The Building Inspector would be the first point of review for the lot owner. For the process of appeal or as the language of the ordinance prefers review would go the planning commission. While it was not stated at the meeting such a review costs the applicant money.After that it would go the either City Commission or the Zoning Board of Appeals. Task force members agreed that traditionally the City Commission (which is the only arbitrator the residents elect) is the last resort for matters concerning free standing ordinance variations. and that the ZBA primarily addresses zoning issues. One Task force member stated that City Commission would be a less desirable arbitrator because three commissioners , perhaps politically motivated ,could change the dynamics of the situation. On this topic it was agreed that waiting for public comment would be a good idea.
No residents, except for this author attended last night's meeting. The next meeting of the Ordinance Task Force/ Tree proposal , as posted this morning on the City's website under "Calender) will be on Tuesday January 3rd 2012 from 5:30 PM to 7:30 pm. That is an easy date to remember because it is same evening of the Sugar Bowl featuring the University of Michigan. The meeting will conclude prior to kick off. Since this will be the last meeting before the Tree proposal is to be presented to Planning Commission public comment may not be available at this meeting. It will be available at both the January 10th Planning Commission and City Commission Meetings. At the time of this writing it is possible that the Tree Ordinance proposal may not be ready for submission on January 10th. It is also possible that the Ordinance will be made law on that date.
It was mentioned in a previous post residents with a good degree of political savvy follow committees like the the Ordinance Committee.A half dozen attended the task force meeting on November 30th and The Planning Commission meeting of December 13th. They know the votes are there on both Planning and City commission to make the proposal law any time, everyone decides they are ready. It is not necessary to translate fait accompli .
The complete text of the 15 page ordinance proposal is available on the city website in the agenda packet for the December 15th Planning Commission Meeting. It is also available in it's entirety on this blog on our December 13th post. Currently that draft is still undergoing revisions. A finalized version should be available to public well before the Commission meetings January 10th. Everyone should read it because it may become the law. While you may not be able to prevent it's eventual passage there may aspects of the proposal you find particularly objectionable. You should address these in e-mails to Mayor Zambricki, or Commissioner Connie Salloum or City Manager Jay Cravens. Their mail addresses can be found on the City web sight. You may also write publications such as this one.A comment box appears beneath this article.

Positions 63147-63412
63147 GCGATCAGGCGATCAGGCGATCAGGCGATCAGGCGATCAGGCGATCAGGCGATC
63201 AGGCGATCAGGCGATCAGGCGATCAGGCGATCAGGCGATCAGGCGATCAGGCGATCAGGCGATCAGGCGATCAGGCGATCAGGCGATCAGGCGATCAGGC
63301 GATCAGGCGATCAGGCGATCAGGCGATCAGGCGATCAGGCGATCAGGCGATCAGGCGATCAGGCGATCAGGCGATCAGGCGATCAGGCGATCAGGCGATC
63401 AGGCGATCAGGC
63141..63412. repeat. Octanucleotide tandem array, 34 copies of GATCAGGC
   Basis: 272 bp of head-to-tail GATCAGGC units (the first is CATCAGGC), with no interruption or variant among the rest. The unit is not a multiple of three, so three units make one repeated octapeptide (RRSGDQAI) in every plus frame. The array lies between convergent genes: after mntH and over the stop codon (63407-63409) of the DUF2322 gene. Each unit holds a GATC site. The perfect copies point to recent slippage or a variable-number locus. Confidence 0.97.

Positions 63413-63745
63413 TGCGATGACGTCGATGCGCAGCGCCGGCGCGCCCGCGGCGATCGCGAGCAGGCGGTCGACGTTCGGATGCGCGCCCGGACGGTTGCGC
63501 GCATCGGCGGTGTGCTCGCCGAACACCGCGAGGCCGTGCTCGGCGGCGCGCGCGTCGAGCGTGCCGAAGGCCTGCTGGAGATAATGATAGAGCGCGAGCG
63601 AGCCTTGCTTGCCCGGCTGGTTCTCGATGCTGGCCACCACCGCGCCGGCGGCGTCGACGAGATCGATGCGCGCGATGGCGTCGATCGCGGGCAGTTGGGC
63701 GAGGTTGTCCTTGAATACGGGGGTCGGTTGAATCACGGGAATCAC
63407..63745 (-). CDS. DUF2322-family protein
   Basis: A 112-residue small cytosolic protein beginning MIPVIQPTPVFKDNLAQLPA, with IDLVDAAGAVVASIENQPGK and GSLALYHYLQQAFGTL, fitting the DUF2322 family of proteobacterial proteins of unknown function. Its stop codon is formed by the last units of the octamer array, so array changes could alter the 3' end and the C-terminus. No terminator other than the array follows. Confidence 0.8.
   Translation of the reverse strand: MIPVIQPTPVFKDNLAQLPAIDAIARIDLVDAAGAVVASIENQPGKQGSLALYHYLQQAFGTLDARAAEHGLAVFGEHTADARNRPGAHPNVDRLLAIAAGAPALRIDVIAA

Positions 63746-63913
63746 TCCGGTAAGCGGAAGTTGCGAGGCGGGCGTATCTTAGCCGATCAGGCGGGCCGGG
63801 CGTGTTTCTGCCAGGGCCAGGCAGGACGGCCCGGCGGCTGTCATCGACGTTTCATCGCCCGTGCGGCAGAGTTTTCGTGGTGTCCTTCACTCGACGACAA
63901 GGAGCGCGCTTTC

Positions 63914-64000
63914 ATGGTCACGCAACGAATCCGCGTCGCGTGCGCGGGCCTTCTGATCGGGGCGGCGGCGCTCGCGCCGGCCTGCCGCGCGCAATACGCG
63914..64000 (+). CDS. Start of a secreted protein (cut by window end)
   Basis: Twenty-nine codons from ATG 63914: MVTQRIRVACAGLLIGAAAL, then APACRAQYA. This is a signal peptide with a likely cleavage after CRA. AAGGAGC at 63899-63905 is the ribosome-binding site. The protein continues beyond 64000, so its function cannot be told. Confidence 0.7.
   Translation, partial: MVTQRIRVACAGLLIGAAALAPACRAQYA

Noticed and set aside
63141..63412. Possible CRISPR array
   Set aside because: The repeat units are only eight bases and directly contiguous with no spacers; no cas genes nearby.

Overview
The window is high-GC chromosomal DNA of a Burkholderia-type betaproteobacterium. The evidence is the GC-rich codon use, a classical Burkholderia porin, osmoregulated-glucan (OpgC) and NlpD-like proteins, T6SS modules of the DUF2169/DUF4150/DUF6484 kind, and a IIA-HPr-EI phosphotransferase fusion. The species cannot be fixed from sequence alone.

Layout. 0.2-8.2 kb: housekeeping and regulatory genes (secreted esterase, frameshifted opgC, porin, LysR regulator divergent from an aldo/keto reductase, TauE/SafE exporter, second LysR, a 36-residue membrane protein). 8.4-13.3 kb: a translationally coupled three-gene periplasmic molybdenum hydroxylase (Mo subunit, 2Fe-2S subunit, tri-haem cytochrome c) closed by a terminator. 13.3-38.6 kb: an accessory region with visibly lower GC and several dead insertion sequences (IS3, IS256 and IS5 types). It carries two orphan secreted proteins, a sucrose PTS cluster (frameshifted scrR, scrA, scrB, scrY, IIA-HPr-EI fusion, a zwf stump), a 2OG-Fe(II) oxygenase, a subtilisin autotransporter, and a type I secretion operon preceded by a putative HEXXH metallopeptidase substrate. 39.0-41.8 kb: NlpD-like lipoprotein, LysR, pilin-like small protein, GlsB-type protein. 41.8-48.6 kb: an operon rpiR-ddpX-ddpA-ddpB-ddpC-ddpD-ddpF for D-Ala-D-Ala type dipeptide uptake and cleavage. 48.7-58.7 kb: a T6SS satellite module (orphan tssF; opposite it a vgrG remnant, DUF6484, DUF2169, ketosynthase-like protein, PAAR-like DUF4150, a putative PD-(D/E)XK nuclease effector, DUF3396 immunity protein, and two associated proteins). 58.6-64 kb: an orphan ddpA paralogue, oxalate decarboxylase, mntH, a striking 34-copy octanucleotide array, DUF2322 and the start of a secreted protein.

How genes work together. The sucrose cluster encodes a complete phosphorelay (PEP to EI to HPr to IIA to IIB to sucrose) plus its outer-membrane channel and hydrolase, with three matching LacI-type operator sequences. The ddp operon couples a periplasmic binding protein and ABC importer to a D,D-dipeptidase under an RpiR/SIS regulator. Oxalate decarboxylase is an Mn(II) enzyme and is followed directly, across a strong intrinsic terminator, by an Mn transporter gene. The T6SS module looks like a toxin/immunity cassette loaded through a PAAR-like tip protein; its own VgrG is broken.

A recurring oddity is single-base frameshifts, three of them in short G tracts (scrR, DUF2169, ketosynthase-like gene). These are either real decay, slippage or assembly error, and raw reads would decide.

If you are in favor of you should also make your opinion known. Sadly for various reasons there has been little public comment encouraged or reported on this ordinance. The good news is it could be worse. At the last meeting two ordinance committee members reported being told by Birmingham officials that their tree ordinance only pertained to trees on the road right of way. A careful reading of the ordinance however revealed that it affects all trees in Birmingham. At least in City Of Bloomfield Hills, Ordinance Task Force members know what the proposed ordinance says. They should. They are still writing and rewriting it. You should know what the proposed ordinance says as well and what that will mean to you.